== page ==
UNC-Asheville became the first basketball of team to earn an automatic bid to the 2011 NCAA Tournament by defeating top-seeded Coastal Carolina University to win the Big South Conference Championship.
Congratulations to UNC-A’s Head Basketball Coach and one of the greatest Wolfpackers to ever live, Eddie Biedenbach. Link to article and an video of an interview with Coach Biedenbach.
It was a devastating end to a promising season. The Chanticleers once had the nation’s longest winning streak at 22 games and were on the cusp of the Top 25. But they lost three of their last six games.
Coastal Carolina coach Cliff Ellis nicknamed this team “The Great Eight” because they played their final five games with just seven scholarship players an a walk-on after leading scorer Desmond Holloway was suspended for an eligibility issue and starting point guard Kierre Greenwood suffered a season-ending knee injury.
“I can’t be any more proud of a team about what they did with eight guys down the stretch. They’ve got a lot of character,” Ellis said. “And they almost pulled it off.”
McLaurin warned the rest of the Big South that the Chanticleers have every intention of dominating the league again, but next time the ending will be sweeter.
“I’ll tell you one thing, we’re going to be back next year,” McLaurin said “We’re not going to have eight guys. We’re going to have a full roster, God willing.”
Hanging over the title game was a New York Times article reporting the NCAA was investigating Coastal Carolina for possible illegal benefits that former player Marcus Macellari told the newspaper were given to Holloway and other players. The school acknowledged reporting violations in 2010 to the NCAA, but didn’t give specifics.
In that same article, Biedenbach suggested Ellis played with fire and got burned, upping the tension for Saturday’s game even more.
Biedenbach said after the win he didn’t realize the reporter was going to quote him. He said he apologized to Ellis and the league’s commissioner.
With eight days before NCAA tournament pairings are announced, Biedenbach wants his players to celebrate and enjoy the title for a while. His team won the opening-round game in 2003 and the coach said he doesn’t mind opening the tournament again. The Bulldogs are on a six-game winning streak and he thinks they can play with anyone.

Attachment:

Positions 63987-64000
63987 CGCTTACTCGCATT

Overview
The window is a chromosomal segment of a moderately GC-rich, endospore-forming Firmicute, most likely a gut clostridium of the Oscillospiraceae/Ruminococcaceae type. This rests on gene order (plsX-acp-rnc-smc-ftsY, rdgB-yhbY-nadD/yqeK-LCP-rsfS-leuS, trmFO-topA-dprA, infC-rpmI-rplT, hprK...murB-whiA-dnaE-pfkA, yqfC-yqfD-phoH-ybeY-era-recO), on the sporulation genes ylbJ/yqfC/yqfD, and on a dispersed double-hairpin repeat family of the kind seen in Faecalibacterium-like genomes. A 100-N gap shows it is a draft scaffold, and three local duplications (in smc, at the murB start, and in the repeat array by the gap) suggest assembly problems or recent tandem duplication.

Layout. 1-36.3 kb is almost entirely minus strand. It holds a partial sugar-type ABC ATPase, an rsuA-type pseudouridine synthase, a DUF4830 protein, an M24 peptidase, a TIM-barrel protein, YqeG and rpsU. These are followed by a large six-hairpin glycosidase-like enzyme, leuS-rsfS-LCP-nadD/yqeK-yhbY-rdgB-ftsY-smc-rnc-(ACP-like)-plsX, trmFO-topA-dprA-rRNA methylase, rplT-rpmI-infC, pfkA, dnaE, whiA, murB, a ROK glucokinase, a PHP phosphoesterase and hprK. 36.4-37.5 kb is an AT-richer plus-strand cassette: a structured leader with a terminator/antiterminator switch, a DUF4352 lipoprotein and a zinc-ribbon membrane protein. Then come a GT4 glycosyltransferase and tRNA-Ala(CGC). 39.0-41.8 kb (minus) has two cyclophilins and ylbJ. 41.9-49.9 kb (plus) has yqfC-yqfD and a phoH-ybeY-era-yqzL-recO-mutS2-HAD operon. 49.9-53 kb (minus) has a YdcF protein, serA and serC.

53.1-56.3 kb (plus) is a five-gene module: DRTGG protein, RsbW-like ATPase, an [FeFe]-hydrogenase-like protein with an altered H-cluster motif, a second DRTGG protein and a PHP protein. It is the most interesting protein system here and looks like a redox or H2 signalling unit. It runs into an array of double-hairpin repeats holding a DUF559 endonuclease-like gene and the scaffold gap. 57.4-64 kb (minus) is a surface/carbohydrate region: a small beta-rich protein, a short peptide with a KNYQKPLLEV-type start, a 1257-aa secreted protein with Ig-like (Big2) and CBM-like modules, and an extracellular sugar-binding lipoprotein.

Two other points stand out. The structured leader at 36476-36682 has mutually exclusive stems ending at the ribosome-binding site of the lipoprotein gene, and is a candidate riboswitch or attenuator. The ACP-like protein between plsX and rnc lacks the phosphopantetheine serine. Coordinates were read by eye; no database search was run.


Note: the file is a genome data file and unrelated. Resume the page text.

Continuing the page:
“This championship here will last for a long, long time in Asheville and with these guys and with each other,” Biedenbach said. “But we’re not done.”
The New York Times article referenced in the above quote can be found by clicking here.
Coastal Carolina has become the latest example of the underside of college athletics — a small college that dreamed big, took risks and is now paying the price. The N.C.A.A.’s enforcement staff is investigating Coastal Carolina’s leading scorer, and a flurry of off-the-court problems have left the Chanticleers with only seven scholarship players.
Two players are ineligible, their most talented player was dropped from the team after a fight, and their starting guard is injured. With only eight players dressing, Coastal Carolina (25-4) has lost two straight conference games and has gone from darling to desperate in a few weeks.
“I keep saying my prayers that those eight guys will stay healthy,” Coastal Carolina’s athletic director, Hunter Yurachek, said. He added, “It’s not where we’d prefer to be.”
This is not what Coastal Carolina’s president, David A. DeCenzo, envisioned four years ago when he hired Cliff Ellis as coach despite Ellis’s history of running programs that were later punished by the N.C.A.A.
“We did our due diligence with the N.C.A.A,” DeCenzo said. “There was no record. There were no infractions. Cliff was by far the best candidate that we had.”
It did not take long, though, for Ellis to take an aggressive approach to recruiting. By this season, his roster had eight transfers. Renee Madison, associate director for N.C.A.A. enforcement, has been in Conway investigating whether Desmond Holloway, the team’s leading scorer, received improper gifts as inducements to transfer. Holloway was suspended last week. The university is awaiting the N.C.A.A.’s decision on whether he will be reinstated while the investigation continues.
Two other transfers have landed in trouble and are not playing. Mike Holmes, the most talented player, was thrown off the team in January after an altercation. He had transferred from South Carolina, where he earned all- freshman Southeastern Conference honors in 2008 but was dismissed after a series of incidents, including a fight with a teammate.
Willie Kirkland, a reserve guard who transferred from junior college, is ineligible for academic reasons.
Ellis, 65, made no apologies for his recruiting and said that giving troubled players another shot was part of his coaching philosophy.
“I believe in second chances,” he said. “That’s important. Sometimes it works out; sometimes it doesn’t. Is there risk? Yeah. In order to succeed, you have to be able to sometimes take that risk.”